Stan Lee has been called the “father of our modern mythology” by countless geeks who appreciate the man’s undeniable contribution to comic books as a medium, including the over 300 characters he’s created. And for those history nerds who are fans of ancient, religious and cultural mythology, you realize that Thor and many of his side characters were worshipped by some ancient people at some ancient time. Vikings, actually.
This was alluded to in the Thor movies, by not only having Thor’s symbol appear in the ground when the Bi-Frost takes him away, but by having Lady Sif (his wife in the ancient legends) being a pivotal character, but not his love interest. (There was no Jane Foster in Norse mythology. Home wrecker!) It is mentioned that these beings from Asgard were worshipped by humans in ancient times and Dr. Selvig shows Jane some books about these myths. But any notion of these characters being actual gods in the religious sense is explained away by Thor’s little speech in the first movie about how technology and magic are one and the same. It’s kind of like Superman: The Movie, where Superman had a crystal (something that some might associate with mysticism) that held the consciousness of his dead father, but it was just advanced technology from an alien race, a Kryptonian flash drive. Loki’s attempt to elevate himself above mere mortals is dismissed (in Thor: Dark World) as arrogance by Odin who says flat out that “we are not gods!”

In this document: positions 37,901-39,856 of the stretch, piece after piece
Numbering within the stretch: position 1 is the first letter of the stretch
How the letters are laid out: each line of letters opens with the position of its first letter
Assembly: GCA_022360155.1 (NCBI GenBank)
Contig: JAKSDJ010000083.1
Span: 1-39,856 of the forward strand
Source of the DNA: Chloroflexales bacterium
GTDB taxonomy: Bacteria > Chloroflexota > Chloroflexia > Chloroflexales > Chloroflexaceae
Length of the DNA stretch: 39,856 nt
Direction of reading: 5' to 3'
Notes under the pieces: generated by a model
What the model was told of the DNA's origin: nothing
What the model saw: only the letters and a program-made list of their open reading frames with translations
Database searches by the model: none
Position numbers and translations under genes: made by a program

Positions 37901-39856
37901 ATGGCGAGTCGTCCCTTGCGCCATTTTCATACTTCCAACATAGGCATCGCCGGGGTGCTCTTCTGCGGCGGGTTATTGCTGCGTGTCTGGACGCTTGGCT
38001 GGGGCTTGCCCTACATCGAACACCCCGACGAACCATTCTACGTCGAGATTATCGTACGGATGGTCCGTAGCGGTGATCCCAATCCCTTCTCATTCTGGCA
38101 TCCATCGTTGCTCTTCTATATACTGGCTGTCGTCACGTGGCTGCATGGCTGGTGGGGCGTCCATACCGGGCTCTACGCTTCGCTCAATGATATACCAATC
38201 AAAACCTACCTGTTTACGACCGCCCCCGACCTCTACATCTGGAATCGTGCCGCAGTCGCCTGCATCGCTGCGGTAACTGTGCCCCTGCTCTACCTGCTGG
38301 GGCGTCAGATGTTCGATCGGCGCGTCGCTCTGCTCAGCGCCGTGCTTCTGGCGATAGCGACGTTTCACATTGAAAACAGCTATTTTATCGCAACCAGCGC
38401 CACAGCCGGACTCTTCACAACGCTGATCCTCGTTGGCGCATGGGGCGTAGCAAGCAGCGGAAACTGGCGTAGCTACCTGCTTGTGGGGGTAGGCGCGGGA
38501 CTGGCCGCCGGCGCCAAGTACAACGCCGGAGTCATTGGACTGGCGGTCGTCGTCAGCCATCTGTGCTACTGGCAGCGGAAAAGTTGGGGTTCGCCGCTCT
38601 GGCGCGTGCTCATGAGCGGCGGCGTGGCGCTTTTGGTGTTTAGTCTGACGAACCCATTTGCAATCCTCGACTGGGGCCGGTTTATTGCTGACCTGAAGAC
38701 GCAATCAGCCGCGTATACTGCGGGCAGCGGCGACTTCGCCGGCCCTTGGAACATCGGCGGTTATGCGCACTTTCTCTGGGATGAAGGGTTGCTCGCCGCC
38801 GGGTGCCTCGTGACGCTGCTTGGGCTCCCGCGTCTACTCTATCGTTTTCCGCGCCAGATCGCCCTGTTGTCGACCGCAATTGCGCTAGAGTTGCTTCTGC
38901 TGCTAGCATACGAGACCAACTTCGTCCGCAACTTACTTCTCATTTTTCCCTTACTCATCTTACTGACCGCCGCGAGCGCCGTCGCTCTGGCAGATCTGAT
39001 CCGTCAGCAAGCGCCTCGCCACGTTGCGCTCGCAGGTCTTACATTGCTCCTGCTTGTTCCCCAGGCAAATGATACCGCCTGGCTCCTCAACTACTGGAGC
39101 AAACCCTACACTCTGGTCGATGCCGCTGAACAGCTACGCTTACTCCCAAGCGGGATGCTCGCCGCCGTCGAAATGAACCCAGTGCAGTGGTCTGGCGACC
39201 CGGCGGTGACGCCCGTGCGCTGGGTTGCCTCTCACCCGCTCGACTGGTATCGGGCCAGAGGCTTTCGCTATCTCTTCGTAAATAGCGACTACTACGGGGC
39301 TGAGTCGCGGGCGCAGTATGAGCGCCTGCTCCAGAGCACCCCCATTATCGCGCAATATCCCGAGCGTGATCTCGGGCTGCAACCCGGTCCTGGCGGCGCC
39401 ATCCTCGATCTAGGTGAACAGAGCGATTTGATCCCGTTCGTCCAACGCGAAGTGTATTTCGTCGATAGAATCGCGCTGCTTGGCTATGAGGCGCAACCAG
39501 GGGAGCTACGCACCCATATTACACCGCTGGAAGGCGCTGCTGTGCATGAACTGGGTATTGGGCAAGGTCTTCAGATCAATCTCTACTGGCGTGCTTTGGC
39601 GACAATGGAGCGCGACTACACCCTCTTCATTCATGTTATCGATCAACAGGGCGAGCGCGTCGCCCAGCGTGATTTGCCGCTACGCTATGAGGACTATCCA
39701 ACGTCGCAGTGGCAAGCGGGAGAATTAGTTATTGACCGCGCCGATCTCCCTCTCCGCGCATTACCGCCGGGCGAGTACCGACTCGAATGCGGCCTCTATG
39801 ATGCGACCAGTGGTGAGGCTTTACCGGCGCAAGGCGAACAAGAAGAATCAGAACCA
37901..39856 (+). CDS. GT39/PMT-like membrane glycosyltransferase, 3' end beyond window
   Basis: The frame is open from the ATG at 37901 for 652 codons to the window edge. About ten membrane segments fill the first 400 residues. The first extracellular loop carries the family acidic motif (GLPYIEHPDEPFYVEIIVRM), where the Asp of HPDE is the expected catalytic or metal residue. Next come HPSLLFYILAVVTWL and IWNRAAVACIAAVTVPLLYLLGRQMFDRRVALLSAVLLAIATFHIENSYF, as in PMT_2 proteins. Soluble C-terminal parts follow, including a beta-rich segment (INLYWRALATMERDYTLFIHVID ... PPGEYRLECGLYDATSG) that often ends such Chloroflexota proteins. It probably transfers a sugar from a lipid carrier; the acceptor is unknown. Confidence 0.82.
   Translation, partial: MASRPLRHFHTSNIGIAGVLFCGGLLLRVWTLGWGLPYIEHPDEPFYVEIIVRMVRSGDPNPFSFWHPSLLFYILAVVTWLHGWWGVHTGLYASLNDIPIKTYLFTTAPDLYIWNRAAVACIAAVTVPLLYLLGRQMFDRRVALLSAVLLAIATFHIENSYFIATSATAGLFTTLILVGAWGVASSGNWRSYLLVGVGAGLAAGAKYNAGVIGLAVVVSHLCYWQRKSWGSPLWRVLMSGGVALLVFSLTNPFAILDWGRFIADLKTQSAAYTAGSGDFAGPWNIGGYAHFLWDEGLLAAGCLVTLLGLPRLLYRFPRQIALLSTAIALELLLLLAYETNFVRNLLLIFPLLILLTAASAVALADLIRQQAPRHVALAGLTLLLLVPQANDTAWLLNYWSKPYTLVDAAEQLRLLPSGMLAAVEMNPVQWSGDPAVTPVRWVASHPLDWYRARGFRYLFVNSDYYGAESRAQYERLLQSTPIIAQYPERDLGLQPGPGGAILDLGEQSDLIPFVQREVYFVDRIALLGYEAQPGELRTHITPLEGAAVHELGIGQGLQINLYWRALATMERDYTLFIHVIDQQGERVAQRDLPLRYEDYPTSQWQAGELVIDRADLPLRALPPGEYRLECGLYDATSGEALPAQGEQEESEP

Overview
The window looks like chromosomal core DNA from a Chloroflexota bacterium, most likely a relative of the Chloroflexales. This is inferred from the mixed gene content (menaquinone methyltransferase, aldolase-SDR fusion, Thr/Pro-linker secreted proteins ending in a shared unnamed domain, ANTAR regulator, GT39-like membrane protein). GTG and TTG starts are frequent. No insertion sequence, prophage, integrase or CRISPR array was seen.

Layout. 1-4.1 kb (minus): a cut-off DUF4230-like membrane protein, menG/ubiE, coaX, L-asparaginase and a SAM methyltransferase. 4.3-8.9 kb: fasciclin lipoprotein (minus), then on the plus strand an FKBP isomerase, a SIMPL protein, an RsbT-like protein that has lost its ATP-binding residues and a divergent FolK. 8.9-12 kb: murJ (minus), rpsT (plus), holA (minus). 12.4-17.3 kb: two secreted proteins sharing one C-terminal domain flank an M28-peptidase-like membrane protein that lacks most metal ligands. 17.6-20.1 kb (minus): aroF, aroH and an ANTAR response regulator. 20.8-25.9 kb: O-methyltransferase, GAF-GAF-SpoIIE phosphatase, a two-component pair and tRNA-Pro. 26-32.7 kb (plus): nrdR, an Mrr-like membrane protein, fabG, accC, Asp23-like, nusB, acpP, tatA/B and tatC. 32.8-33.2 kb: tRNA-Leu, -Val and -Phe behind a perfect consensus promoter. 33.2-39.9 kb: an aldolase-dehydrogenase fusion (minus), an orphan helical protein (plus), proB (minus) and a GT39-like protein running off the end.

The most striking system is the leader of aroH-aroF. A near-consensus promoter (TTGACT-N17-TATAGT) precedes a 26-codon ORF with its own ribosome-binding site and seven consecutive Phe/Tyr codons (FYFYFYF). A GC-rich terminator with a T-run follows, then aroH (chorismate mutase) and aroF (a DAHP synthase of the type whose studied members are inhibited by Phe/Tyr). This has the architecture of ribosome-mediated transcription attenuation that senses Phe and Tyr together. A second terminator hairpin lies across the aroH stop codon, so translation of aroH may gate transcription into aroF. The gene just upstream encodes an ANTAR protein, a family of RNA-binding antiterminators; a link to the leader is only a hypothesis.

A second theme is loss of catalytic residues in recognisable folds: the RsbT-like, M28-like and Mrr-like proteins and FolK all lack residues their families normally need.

In the MCU, Asgard is another quantifiable dimension whose inhabitants were worshipped in ancient times because of their long life and advanced technology that seems like magic to us (even today). This was done, largely, to ground these elements in a reality, so Thor could hang out with characters whose origins are rooted in science (gamma radiation, bionic suits etc.) in The Avengers. So, when I heard that they were going to make a Doctor Strange movie that is connected to the Avengers universe (Stephen Strange is referenced in Captain America: Winter Soldier), I wondered “why did they bother to slant all the Thor stuff towards science when they are going to introduce a sorcerer to this whole thing?” Isn’t that like a fairy godmother showing up during Wall-E to clean up all the garbage with her magic wand?
Well, part of it has to do with why Thor said science and magic are “one and the same” where he comes from, instead of “our tech is so advanced”. This was further elaborated in ‘Ant-Man’ when Hank Pym warned younger Ant-Man not to shrink too much, for fear he would slip into the Quantum Realm and be lost forever. In physics, ‘quantum’ is “a discrete quantity of energy proportional in magnitude to the frequency of the radiation it represents”. Reportedly, this Quantum Realm is going to play heavily into the Doctor Strange movie, as what was a black hole to a shrinking man in a high-tech suit is something that Dr. Strange can master with his powers. And that Dr. Banner and Tony Stark can study, because radiation (not magic) is involved.
So, this is another example of Marvel grounding mythological motifs in science, even combining the two. What do you think? Do you think this is disrespectful to a character like Dr. Strange? Does it make him any less of a sorcerer or do you think it creates a richer, more believable world? Comment down below.